How Very Unrewarding, Starwood

February 25, 2008

After months of trumpeting the Starwood Preferred Guest program and mere hours after reaffirming my preference for its Westin Hotels chain, I regrettably find myself doing a complete 180 as I declare a personal boycott of all Starwood properties.

According to the New York Post, Starwood – whose properties include the Westin, Sheraton, St. Regis, Le Meridien, and Four Points hotels – has reportedly notified affinity program members that it plans to dramatically raise the number of reward points needed to get a free night at more than 200 of its properties – in some cases by as much as 133%. I never got the email notice supposedly sent to members, so I’ll have to trust the Post on this one.

If it’s true, it’s a big disappointment. Unlike the major airlines, which almost never let me use my frequent flyer miles when I want to, I’ve had great experiences with the Starwood program. Rooms are almost always available where I want to stay and on my preferred night(s). I must have stayed at one of my favorite hotels in the country, the Westin on Market Street in San Francisco, using Starwood points more than a half dozen times in the last year. It would have been half a dozen and one times, but there was an occasion last summer when I was told the hotel was fully booked – even though I was able to subsequently get in by securing a room at the same hotel for the very same night via hotels.com. (Hmmmm… so much for no blackout dates, eh?)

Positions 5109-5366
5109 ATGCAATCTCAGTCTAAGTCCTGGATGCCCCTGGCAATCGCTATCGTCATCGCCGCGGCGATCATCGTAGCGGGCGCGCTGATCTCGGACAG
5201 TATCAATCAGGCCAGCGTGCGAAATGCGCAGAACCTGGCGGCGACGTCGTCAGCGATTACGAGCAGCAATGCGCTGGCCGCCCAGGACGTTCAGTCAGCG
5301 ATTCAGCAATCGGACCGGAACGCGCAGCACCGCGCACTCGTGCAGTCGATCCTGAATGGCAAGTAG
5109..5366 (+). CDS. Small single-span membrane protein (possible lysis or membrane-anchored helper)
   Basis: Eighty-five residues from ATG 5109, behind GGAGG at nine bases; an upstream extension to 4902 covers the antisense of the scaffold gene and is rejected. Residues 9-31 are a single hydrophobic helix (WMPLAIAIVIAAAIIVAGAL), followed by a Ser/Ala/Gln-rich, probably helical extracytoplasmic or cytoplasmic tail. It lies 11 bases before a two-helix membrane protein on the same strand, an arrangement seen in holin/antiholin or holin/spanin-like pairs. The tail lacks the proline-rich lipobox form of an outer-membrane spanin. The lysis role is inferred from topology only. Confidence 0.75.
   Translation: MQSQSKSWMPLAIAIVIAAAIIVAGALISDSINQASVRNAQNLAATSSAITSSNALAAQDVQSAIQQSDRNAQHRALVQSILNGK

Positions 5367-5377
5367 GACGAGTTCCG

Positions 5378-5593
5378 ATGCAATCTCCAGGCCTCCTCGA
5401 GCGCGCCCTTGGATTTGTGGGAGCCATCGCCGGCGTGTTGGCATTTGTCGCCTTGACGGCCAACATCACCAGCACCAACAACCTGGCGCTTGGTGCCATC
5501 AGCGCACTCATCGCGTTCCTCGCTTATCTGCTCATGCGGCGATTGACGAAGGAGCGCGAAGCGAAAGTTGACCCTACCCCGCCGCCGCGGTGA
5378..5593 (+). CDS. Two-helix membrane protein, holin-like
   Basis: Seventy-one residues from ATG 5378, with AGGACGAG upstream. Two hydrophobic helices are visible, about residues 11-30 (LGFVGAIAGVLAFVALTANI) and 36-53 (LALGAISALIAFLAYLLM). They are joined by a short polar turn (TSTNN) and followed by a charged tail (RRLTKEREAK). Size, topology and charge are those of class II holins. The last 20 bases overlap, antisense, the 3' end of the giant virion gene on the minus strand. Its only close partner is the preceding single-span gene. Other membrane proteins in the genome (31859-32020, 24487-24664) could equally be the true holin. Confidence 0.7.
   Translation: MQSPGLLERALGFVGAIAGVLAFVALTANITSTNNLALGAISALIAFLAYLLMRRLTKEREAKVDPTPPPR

As one blogger pointedly noted, it appears that the Starwood program has been incredibly successful and the company now wants to “steal back tons of Starpoints.” Having used my Starwood card almost exclusively since I received it more than a year ago, I feel cheated. If Starwood wants to change the rules of the game, I’m sure the fine print that came with the sign-up sheet gave the company the right to do so. What may be legally permissible, however, is not in this case customer service-wise. The latter would dictate that those of us who essentially invested in the company by using its co-branded American Express card should be permitted to continue redeeming existing points under the prevailing terms when we signed up for the card.

Assuming Starwood won’t be adding such a grandfather clause, I hope other disappointed program members join me in boycotting the company’s properties. As Starwood is certainly not alone in upping its point redemption requirements recently, I am not sure which, if any, major chain will become my new favorite. There are plenty of quality independent hotels to choose from; perhaps I’ll give some of them a go. Who knows – maybe I’ll even find some with the marketing smarts to offer special discounts for disgruntled Starwood refugees in need of a new hotel to call home.